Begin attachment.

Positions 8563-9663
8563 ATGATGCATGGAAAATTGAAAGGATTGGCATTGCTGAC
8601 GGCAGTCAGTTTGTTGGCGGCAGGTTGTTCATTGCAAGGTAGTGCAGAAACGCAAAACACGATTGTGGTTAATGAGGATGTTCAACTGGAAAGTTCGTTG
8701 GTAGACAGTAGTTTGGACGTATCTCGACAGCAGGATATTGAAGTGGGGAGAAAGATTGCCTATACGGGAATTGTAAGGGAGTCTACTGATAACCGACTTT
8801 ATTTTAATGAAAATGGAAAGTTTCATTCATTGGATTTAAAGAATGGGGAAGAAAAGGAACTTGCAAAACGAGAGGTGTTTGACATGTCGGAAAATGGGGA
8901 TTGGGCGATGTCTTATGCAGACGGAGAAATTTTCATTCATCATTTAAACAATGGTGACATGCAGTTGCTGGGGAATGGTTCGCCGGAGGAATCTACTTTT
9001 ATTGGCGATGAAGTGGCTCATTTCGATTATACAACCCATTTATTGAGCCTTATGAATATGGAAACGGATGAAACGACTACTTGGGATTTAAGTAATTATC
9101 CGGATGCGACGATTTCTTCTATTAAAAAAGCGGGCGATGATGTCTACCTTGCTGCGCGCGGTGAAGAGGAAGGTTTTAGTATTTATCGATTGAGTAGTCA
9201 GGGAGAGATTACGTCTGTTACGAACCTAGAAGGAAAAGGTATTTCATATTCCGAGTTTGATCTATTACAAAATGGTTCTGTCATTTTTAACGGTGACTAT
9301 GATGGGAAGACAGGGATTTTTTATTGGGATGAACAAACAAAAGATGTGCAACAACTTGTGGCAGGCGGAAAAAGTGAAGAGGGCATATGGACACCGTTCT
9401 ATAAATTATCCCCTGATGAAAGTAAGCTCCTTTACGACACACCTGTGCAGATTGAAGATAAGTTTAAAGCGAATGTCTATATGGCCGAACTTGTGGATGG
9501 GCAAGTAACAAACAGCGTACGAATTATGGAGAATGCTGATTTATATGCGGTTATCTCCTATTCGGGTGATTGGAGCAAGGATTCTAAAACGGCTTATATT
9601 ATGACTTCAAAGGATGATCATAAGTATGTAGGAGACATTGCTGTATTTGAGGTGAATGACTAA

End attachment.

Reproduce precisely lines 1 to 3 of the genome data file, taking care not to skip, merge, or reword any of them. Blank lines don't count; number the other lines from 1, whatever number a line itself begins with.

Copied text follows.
Positions 8563-9663
8563 ATGATGCATGGAAAATTGAAAGGATTGGCATTGCTGAC
8601 GGCAGTCAGTTTGTTGGCGGCAGGTTGTTCATTGCAAGGTAGTGCAGAAACGCAAAACACGATTGTGGTTAATGAGGATGTTCAACTGGAAAGTTCGTTG